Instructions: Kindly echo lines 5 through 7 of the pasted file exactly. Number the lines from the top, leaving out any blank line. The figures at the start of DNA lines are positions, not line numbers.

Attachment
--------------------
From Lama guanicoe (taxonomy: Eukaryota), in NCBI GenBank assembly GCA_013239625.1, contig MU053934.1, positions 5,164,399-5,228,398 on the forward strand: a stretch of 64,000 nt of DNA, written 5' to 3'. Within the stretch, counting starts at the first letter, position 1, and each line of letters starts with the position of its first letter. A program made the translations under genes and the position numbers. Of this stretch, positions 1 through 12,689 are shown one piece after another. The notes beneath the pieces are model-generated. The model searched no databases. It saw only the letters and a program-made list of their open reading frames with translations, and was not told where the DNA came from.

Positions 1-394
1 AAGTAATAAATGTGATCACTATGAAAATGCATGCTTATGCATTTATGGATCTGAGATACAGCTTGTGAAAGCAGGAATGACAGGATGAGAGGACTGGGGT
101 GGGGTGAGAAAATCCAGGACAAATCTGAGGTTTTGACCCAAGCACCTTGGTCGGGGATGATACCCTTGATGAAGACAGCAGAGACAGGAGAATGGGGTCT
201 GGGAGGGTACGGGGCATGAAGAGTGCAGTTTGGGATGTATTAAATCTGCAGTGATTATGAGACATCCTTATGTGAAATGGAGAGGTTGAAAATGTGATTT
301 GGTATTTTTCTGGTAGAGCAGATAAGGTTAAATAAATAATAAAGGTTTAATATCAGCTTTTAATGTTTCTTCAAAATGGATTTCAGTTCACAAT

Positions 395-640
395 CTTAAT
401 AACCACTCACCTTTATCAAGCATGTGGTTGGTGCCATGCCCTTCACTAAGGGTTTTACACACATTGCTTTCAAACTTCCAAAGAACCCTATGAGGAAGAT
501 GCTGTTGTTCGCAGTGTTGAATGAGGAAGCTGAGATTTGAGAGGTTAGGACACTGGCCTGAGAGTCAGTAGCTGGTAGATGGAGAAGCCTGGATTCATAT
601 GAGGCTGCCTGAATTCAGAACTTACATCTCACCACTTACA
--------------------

201 GGGAGGGTACGGGGCATGAAGAGTGCAGTTTGGGATGTATTAAATCTGCAGTGATTATGAGACATCCTTATGTGAAATGGAGAGGTTGAAAATGTGATTT
301 GGTATTTTTCTGGTAGAGCAGATAAGGTTAAATAAATAATAAAGGTTTAATATCAGCTTTTAATGTTTCTTCAAAATGGATTTCAGTTCACAAT

Positions 395-640